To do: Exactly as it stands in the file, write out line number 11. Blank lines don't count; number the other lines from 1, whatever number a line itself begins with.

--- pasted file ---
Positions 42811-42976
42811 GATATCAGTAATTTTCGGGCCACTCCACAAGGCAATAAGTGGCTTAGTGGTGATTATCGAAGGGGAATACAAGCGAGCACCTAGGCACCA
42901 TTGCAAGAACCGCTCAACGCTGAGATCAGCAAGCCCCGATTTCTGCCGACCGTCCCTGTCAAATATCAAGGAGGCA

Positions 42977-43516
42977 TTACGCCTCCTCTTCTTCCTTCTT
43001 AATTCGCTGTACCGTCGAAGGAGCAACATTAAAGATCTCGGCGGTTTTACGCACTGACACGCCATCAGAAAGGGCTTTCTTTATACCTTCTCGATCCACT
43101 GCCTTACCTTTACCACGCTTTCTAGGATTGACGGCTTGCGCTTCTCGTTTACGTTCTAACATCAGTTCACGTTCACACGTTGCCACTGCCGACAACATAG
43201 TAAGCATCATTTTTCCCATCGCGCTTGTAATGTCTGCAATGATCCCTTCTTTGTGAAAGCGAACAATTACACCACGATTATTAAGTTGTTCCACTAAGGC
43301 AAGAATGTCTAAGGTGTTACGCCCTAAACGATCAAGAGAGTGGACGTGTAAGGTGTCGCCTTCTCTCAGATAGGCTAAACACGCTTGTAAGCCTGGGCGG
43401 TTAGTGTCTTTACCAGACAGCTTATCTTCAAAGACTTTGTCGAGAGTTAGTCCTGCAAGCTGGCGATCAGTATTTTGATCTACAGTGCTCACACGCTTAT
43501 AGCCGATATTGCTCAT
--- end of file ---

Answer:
43501 AGCCGATATTGCTCAT